Here's my continuing the tradition to write about the state of the project
on each year end.
== Community interest ==
With the growth of the number of places to obtain LedgerSMB, it's becoming
increasingly more difficult to estimate the project popularity. We're now
available through at least the following channels: Distribution packages
(Debian repository, Ubuntu ppa, our own Debian/Ubuntu repository), Docker
images on Docker Hub (with docker-compose support), regular 'tar file'
download through GitHub or our own download site. Many of these sources
don't track stats for hits, or at least those stats aren't available to us.
A notable fact though is that the Google and Yahoo searches 'open source
accounting' serve as the top hits a number of pages which cite or refer to
Based on the steady stream of issues being logged on our GitHub issue
tracker, the fact that the number of forks and stars (as well as watches)
are steadily growing and the number of Docker Hub downloads is steadily
increasing, I'd say that we get a fair amount of attention and our
community is continuing to find people interested.
== Releases ==
Last year's community overview looked forward to 2018 and expressed the
hope to release LedgerSMB 1.6 in the first half of the year. And we did:
June 10th we released 1.6.0 -- little less than a 18 months after 1.5.0! As
expected, we were able to further shorten the time between releases.
This year, we haven't topped last year's 20 releases. With 20 releases, the
year can definitely be called succesfull though. We released:
- 10 stable releases: 1.6.0 - 1.6.9
- 10 old-stable releases: 1.5.15 - 1.5.24
Releases hardly ever contain fixes for regressions anymore. That's to say,
regressions for functionality that worked in a recent release. Regressions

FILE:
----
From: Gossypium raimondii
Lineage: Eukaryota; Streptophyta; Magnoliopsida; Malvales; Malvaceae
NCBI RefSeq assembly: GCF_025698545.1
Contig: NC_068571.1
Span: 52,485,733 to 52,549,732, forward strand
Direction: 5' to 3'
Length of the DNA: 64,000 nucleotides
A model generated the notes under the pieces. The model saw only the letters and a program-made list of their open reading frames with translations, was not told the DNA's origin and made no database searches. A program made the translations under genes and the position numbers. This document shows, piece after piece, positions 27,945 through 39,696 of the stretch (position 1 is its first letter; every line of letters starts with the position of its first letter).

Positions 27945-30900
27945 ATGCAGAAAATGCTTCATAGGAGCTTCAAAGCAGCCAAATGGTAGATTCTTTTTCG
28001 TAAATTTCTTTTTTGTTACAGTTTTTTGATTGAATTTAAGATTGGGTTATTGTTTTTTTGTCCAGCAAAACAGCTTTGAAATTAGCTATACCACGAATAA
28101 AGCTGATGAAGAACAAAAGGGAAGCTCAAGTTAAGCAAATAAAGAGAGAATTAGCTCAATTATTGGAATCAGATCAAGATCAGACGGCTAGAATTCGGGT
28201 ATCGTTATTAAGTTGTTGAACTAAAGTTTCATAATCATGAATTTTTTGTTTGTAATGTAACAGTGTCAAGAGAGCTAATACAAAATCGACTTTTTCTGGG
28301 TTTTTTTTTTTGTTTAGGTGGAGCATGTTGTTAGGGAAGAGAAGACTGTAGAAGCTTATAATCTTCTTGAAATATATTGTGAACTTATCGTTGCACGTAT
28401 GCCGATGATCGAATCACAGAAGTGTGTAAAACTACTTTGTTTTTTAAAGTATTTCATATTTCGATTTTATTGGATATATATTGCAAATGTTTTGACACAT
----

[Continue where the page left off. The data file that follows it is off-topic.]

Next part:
being fixed went back to functionality being broken before 1.5.0 and
sometimes even during the 1.3 or earlier release cycles(!).
In addition to the 18 releases, significant new infrastructure landed on
the master branch which helps advance the project to higher levels. An
excerpt of all the work done includes further extension of the testing
framework, separation of the template frameworks for UI and 'printed'
materials and lots of minor and major code cleanups. In addition to
generating releases, each year some effort is spent on release engineering;
this year, we further automated the release announcements by automatically
posting the news updates on github.com
(using the same
announcement text as is used for the mail announcements).
== Packaging and installation ==
The Debian+Ubuntu packages now include a new 'ledgersmb-1.6' package. The
packaging process keeps improving, because by the end of the year, new
packages were announced within 24 hours after the release of the new
With the introduction of the LedgerSMB 1.6 Docker builds, further energy
was spent in shrinking the images. We started the year with images around
250MB in size (reported by Docker Hub); by the end of this year, images for
1.6 are showing less than 180MB and those for 1.5 around 160MB in size.
That's another significant reduction.
== Development progress ==
Over the course of 2018, 107 issues were created, of which 35 remain open
at the end of the year (of which 8 enhancements); 126 issues were closed.
More than 470 pull requests were created and 479 were closed. These numbers
are significantly lower than last year, which is probably due to lower
development activity (especially in the master branch) over the course of
the second half year. However, the general feeling is that we are also